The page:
I later learned that this is a typical example of the pungent socio-political commentary that denizens of the Blue Moon are renowned for, but my attention was diverted by the appearance of six pints of microbrews that suddenly materialized at my elbow. Each glass, apparently, had a swain attached to it, and the group stood around my stool like silverfish around an old paperback binding. Having perceived my artistic nature, every one of them had the same opening line.

“Hi, I’m Tom Robbins. Do you wanna go back to my van and get high?”

I was terribly torn. On one hand, it was an impossibility for them all to be Tom Robbins. But, what if one of them actually was? Could I miss such an opportunity and live with myself? I felt like a contestant on “I’ve Got a Secret.” Thinking quickly, I posed a question I felt would unravel the Gordian knot.

“All right, if you’re Tom Robbins, what’s the title of your next book?”

Surprisingly, six replies came rolling off six tongues with an almost rehearsed glibness.

Roadkill Buffet at the Day-Glo Gazebo.”

Estrogen Flashback Brainfry and Other Perplexities.”

Even Paralegals Get the Crabs.”

Beer Shit Frame in an All-Night Bowling Alley.”

Drywalling Hitler’s Bunker with Van Gogh and Murray the K.”

Hot Foots in Liederhosen.”

I discerned immediately that five of these losers were pathetic phonies. Number Four, however, seemed to be vaguely familiar. Then, it struck me—that syntax, the disgusting, yet powerful, imagery—the man must be Charles Bukowski, traveling incognito. Abruptly dismissing the competition, I took Charles’ arm on our way out the door to the parking lot. Poor man—with my wiles, it would only be a matter of time before my novel Shimmering Lard came out with the imprint of Black Sparrow Press…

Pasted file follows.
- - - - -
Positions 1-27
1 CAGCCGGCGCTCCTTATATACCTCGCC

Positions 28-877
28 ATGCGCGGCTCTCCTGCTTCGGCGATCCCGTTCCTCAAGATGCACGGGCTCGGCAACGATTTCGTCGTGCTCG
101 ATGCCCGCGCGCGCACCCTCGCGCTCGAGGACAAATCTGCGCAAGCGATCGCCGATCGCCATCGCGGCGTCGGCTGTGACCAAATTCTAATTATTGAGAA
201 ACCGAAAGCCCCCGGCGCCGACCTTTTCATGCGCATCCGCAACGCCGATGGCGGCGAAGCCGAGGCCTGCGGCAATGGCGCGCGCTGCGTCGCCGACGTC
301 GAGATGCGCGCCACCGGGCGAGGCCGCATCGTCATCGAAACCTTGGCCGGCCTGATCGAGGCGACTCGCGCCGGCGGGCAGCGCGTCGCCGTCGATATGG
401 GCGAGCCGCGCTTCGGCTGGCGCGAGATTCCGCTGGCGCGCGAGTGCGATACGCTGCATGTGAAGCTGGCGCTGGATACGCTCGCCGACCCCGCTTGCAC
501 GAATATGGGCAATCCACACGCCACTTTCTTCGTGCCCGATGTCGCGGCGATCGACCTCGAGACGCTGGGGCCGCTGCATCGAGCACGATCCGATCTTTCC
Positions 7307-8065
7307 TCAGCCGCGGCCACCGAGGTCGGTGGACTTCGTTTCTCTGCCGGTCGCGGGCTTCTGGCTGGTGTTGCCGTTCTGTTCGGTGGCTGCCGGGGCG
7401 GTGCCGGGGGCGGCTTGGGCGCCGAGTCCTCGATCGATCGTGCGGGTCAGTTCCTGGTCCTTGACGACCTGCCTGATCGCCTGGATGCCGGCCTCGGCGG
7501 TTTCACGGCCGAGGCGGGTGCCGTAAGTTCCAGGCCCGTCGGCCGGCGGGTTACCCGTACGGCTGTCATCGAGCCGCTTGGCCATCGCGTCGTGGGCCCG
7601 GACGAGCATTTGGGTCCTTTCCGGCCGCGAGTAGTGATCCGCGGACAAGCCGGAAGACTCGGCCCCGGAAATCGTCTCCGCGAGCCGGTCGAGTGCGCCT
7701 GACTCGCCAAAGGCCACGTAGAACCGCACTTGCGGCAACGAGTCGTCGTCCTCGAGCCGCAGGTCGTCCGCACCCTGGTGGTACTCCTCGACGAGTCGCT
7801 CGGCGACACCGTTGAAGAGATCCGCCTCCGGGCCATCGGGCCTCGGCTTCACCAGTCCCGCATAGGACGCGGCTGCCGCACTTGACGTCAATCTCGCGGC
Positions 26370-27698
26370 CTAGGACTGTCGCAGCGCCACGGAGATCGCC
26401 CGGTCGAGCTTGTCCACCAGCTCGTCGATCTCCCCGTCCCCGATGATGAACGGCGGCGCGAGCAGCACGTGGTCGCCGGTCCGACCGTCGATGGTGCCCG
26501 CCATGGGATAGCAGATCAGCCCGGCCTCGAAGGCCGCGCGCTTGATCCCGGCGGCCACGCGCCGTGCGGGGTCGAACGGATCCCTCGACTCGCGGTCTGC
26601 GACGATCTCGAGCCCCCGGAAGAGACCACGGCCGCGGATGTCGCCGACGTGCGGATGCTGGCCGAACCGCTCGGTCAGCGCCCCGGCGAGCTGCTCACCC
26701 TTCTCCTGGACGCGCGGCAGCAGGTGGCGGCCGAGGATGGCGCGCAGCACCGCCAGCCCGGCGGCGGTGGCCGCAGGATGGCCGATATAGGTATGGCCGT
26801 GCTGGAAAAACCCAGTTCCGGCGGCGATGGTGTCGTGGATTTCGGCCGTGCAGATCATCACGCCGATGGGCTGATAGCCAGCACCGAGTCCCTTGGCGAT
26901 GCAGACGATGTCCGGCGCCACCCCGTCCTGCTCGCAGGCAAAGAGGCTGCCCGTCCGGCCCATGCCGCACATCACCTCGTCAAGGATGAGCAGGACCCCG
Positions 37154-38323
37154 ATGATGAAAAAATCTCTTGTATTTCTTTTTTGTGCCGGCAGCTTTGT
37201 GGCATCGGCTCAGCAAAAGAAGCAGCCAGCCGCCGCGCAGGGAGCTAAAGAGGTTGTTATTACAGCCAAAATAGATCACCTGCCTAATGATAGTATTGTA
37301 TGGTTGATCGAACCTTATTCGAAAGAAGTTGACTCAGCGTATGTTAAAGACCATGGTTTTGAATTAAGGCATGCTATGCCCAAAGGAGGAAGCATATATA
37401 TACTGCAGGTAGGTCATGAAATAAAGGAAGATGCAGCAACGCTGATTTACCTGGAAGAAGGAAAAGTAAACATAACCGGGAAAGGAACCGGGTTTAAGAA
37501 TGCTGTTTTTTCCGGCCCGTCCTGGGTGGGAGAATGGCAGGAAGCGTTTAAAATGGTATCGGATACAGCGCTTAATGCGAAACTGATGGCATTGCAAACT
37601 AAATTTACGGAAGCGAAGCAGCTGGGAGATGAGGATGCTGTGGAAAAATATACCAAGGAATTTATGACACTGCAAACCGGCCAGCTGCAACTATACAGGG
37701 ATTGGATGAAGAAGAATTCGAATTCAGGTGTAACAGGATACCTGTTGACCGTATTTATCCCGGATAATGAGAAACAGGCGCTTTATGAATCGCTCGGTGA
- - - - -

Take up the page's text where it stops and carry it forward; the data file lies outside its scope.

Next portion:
Browsing through Eliott Bay Bookstore today, I came on a clipping stating that Charles Bukoski has been dead for two months. Oh my God—I feel so horribly used. Again. I can only hope Tom will forgive me this infidelity.



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I have always been an advocate for writing in cafes, the breeding grounds for so much of the work of Hemingway, De Beauvoir, Sartre, Breton, and Danielle Steele, so occasionally I take a stroll around the neighborhood to find one my intuition tells me would be conducive to the flow of creative energy, secure in the knowledge that the can of mace I bought at Butch’s Guns is within easy reach on top of my black velvet handbag. After all, who the hell can tell you’re a writer if you spend all your time doing it in an isolated cubbyhole away from the eyes of potential admirers. True, Emily Dickinson did the hermit routine. And look what happened to her.

Anyhow, today I was sitting quietly and unobtrusively in a back booth of the O.K. Hotel, wearing a Spanish mantilla, black lace veil, 11” stiletto heels, writing in my fiction notebook while a copy of Waiting for Godot sat nonchalantly by my glass of white zinfandel. The O.K. Hotel, situated along the waterfront under a freeway overpass, is a long, narrow greasy spoon indelibly begrimed by generations of fishermen tracking motor oil and salmon guts on the floor that some entrepreneurial hipsters bought in the hope of making it into an art bar. Only a moron would actually eat here—the grill, clearly visible to the dining public, obviously hasn’t been cleaned since 1927—but it has the reputation for a place to see and be seen.